THE RAINBOW TROOPSBelitong is a tiny island in the Indonesian archipelago. This isle is the setting for Indonesian author Andrea Hirata’s 2005 novel, “Rainbow Warriors” which is a literary investigation of the writer’s own school career. The film also revisits these schooldays in one long flashback told from the point of view of an adult returnee to Belitong.
The story begins on the first day of school. Two teachers – Muslimah and Harfan – are eagerly awaiting the beginning of the new school year and the arrival of their new pupils. At least ten pupils need to attend their decrepit old Islamic primary school – otherwise the educational authority will close the school down. No wonder that Muslimah and Harfan are nervous.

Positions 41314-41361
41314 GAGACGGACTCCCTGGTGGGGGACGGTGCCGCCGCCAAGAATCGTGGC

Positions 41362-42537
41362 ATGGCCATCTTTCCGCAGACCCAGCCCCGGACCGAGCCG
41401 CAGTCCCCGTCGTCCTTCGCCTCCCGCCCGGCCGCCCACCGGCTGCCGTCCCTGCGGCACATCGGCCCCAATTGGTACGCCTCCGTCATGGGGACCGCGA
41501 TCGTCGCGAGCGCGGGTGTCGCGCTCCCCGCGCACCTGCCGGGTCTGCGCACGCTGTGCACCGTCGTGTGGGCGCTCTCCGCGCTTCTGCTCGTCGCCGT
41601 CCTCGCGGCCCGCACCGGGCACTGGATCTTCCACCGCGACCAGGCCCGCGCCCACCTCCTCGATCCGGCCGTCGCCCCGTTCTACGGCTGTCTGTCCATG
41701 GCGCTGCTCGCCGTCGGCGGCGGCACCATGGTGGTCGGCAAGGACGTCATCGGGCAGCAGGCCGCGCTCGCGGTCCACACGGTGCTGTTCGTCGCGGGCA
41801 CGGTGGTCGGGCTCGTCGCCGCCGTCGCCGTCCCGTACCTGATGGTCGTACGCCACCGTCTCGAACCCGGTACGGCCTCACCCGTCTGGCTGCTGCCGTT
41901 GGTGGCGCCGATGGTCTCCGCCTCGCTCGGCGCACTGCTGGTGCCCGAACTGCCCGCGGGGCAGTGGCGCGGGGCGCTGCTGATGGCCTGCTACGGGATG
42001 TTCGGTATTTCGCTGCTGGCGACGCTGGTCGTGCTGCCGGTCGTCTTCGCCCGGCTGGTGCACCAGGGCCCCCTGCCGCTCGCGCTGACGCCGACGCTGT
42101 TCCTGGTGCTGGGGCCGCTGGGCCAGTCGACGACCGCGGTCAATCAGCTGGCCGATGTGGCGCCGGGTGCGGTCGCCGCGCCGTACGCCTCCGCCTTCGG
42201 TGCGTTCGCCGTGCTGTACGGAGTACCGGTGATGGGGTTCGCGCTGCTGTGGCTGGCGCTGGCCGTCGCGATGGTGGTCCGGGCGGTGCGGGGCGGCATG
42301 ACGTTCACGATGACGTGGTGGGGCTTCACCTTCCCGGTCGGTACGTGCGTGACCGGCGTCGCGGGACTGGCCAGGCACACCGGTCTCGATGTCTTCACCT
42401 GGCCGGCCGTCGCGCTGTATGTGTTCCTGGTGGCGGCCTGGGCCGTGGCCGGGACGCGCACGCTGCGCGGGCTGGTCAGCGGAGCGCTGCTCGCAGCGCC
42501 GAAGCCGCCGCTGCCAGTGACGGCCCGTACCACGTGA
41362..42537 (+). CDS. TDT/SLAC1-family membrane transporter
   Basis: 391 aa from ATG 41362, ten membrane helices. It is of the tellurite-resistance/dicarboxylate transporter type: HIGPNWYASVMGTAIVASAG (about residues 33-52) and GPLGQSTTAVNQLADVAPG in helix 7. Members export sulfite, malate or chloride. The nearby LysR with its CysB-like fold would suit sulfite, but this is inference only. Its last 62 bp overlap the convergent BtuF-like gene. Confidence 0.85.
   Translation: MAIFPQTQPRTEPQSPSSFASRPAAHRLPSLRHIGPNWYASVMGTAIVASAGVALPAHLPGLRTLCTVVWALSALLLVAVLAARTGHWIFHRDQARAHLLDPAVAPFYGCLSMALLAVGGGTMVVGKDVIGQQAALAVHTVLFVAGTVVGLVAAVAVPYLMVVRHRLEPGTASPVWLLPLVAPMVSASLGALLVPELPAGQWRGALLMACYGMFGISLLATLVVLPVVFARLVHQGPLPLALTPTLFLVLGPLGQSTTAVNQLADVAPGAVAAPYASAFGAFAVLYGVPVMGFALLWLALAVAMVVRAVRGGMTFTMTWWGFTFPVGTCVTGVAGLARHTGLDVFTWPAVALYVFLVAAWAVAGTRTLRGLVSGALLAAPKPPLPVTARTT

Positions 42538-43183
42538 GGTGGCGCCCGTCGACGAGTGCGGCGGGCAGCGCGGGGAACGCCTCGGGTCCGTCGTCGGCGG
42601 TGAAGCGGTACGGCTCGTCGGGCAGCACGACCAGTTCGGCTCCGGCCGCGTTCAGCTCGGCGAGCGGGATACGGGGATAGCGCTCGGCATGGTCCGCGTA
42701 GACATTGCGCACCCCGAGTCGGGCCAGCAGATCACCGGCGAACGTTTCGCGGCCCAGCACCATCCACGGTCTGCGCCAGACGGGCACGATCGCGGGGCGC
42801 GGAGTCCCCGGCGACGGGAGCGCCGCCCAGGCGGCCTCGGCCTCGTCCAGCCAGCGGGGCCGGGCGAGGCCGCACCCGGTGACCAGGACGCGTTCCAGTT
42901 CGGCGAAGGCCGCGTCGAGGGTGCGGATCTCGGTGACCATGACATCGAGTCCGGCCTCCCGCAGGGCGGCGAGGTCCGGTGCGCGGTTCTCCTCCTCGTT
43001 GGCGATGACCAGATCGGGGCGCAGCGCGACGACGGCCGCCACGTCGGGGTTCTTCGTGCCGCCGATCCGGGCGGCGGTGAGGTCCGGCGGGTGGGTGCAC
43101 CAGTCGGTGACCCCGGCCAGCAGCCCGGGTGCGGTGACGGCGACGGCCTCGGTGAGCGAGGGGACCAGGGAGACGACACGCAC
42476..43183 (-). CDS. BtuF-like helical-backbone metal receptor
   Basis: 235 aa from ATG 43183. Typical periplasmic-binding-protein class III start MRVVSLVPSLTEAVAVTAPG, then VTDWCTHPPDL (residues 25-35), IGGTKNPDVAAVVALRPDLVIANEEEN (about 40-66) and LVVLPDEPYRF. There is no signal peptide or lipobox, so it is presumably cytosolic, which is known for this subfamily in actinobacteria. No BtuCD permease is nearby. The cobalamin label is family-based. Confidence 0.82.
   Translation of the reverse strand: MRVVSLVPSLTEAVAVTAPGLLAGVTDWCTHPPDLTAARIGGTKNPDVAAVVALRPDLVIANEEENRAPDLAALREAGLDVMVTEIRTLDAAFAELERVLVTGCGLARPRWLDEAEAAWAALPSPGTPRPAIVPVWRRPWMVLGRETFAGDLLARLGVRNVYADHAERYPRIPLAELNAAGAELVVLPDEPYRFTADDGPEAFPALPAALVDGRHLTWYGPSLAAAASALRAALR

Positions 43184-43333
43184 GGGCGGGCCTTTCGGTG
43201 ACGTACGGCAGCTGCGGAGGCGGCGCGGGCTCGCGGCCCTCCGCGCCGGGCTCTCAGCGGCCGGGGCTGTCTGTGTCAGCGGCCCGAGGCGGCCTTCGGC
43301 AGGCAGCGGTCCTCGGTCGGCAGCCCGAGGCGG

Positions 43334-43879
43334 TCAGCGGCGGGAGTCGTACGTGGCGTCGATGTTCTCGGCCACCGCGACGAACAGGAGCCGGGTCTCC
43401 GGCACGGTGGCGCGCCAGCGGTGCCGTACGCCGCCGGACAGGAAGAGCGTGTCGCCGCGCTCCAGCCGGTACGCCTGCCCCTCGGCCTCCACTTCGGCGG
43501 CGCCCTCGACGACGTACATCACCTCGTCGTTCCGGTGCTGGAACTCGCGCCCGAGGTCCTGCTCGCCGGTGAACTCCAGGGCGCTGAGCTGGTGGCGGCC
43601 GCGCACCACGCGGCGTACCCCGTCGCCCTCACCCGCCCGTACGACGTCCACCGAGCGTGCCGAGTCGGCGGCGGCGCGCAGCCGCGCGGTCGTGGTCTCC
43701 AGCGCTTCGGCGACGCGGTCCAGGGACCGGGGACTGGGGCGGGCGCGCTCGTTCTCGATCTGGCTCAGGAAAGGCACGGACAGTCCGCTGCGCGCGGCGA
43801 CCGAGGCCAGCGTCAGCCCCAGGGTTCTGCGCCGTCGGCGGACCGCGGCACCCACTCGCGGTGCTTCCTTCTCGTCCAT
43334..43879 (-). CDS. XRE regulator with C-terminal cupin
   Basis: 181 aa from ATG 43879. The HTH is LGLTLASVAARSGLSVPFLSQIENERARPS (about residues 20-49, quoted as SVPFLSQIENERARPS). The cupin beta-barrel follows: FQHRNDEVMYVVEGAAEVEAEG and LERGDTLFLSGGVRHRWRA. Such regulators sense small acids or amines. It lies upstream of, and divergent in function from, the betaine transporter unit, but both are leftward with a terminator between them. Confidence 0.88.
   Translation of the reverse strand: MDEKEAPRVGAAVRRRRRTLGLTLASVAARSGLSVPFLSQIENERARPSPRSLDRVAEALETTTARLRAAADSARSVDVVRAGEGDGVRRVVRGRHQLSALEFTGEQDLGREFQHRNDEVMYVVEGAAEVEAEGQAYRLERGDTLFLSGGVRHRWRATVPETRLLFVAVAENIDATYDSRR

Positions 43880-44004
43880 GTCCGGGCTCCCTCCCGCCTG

Luckily, ten students do indeed register for school. Most of them are the children of poor day labourers. Muslimah gives the group an official nickname and together they form a little enclave of first graders, or ‘rainbow troops’. Besides Ikal, the storyteller, the other talented children in this class include Lintang, the son of a fisherman, who turns out to be a real genius, as well as a dreamer and music lover named Mahar who never goes anywhere without his radio. Following their fortunes over a period of five years, the film depicts the struggle of these disadvantaged children for the right to make their dreams reality.